This Gypsy Takes a Solo Trip

Solo travel, solo travel, solo travel. It is a common phrase found on blogs and discussed on podcasts. Female solo travel is no longer uncommon but the same doubts, concerns, criticisms follow this concept. As my family drove me to the airport all of the hidden fears from societal views crept into my mind and went on loop.

“Is this crazy? Why am I doing this? Will something bad happen to me? Something bad will definitely happen. I will be alone and a female and how will I get help? I shouldn’t do this.”

These pressures and doubts that are engrained into us growing up seem to always present themselves right in the moment that you are taking the leap. So was I afraid? Yes I was. I was nervous about traveling alone and not speaking Spanish well and being on my own. However, once I arrived to Peru I was reminded that I was strong enough to be on my own. I was on my own and I made it to my hostel and then in the morning I was still on my own and I made it to the bus terminal. Solo travel shows you how resourceful and resilient you can truly be. I felt free, completely free because the whole world was in front of me.

Traveling solo makes it easier to meet new people. Without a traveling companion I was forced to figure out how to get from one place to the next which entailed talking to people. It forced me to use every single Spanish word I knew to describe my thoughts and questions. What I found out is that people are inherently good and want to help but you have to be willing to ask for it as well. Being from the United States we are taught to be independent and talking to strangers is not common but sometimes asking for help is the best way to meet people and discover incredible places.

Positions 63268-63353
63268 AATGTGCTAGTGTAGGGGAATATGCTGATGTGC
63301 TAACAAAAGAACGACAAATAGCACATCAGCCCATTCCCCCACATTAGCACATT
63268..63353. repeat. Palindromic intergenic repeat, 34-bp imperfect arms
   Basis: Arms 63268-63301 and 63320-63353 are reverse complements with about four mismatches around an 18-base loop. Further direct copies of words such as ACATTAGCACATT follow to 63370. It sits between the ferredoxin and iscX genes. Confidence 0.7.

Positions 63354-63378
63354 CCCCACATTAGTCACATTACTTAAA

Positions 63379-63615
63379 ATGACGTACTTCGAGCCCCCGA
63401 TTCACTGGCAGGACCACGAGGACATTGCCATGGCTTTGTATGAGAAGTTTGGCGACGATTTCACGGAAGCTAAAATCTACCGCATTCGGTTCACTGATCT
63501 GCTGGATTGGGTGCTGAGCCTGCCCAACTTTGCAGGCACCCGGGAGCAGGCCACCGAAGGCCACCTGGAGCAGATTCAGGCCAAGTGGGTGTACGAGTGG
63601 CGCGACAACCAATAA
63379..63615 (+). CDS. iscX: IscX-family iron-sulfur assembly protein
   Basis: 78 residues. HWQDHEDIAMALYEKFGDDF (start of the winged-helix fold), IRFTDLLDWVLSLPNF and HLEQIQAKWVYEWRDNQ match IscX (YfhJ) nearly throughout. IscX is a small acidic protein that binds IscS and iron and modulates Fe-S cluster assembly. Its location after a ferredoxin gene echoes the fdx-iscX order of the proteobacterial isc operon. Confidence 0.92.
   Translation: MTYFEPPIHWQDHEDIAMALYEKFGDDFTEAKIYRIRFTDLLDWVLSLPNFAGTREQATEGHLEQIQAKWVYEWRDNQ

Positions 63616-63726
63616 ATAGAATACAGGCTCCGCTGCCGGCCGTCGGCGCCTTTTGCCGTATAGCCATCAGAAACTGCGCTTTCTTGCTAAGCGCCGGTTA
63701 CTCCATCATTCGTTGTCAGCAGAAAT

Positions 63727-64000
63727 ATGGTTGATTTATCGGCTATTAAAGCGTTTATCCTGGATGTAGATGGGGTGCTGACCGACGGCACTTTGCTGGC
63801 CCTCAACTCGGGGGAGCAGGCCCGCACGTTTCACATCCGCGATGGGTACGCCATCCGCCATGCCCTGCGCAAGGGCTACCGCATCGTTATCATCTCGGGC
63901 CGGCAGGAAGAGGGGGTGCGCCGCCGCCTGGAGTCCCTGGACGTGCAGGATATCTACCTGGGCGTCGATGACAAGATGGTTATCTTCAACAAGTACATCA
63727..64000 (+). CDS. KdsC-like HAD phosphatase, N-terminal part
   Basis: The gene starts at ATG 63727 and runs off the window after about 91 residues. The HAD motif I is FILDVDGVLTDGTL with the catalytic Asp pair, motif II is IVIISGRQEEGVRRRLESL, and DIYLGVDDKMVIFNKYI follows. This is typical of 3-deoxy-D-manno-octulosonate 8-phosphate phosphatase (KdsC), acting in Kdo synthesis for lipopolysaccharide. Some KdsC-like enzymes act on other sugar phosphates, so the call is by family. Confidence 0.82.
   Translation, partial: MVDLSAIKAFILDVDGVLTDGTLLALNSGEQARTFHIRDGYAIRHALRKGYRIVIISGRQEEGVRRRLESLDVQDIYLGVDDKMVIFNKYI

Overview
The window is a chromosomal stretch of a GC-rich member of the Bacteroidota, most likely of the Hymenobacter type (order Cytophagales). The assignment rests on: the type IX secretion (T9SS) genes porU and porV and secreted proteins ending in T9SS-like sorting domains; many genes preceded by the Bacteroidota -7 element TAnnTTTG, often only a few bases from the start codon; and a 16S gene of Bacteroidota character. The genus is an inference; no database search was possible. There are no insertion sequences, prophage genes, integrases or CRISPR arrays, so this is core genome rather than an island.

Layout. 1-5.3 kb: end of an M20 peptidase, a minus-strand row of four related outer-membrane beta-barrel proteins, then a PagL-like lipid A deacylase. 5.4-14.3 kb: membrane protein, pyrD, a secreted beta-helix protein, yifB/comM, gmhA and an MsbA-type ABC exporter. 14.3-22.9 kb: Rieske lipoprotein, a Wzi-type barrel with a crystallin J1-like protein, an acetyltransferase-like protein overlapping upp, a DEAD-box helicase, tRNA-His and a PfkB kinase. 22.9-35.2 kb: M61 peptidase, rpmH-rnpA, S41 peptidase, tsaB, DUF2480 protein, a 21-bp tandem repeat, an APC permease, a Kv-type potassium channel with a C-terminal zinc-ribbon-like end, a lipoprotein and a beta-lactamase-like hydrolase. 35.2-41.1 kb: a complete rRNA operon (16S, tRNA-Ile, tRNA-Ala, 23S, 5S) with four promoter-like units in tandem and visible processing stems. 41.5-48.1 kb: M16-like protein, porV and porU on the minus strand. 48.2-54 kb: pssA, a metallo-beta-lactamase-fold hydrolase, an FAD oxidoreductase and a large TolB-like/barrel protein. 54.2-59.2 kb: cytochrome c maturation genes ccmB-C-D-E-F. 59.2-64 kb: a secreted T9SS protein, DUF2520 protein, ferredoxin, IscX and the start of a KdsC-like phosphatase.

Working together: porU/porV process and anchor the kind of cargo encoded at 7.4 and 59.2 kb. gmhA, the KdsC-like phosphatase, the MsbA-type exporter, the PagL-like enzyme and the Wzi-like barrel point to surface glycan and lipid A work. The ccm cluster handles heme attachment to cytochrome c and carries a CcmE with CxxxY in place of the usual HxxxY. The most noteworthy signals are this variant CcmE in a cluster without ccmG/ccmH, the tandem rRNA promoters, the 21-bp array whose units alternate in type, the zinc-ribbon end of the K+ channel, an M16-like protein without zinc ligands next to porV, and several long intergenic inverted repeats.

This solo traveling brought me to the cloud forests of Peru. Living at a sustainable conservation station I have participated on research, construction, and sustainability projects. This has included research with two frog species that little is known about, building a dorm for students to visit the center, and reforestation.

At the station I met two other female solo travelers whose career goals encompassed conservation and sustainability. Being like-minded and curious about the world, we decided to hike in the National Park. Happily ascending to the top of the mountain we were fascinated by the new species of invertebrates, plants, and birds we encountered. We discussed everything from politics, environmental consciousness, to our own personal ambitions.

Once at the top we had a 360-degree view with never ending mountains in the distance caressed by clouds. The silence and breathtaking landscape washed away all my fears, doubts, and societal pressures. Here in the mountains I was strong and was honest in my dreams and goals. It is my dream to continue my career in wildlife biology in developing countries creating connection of sustainability and preservation for everyone.

Lindsey Gordon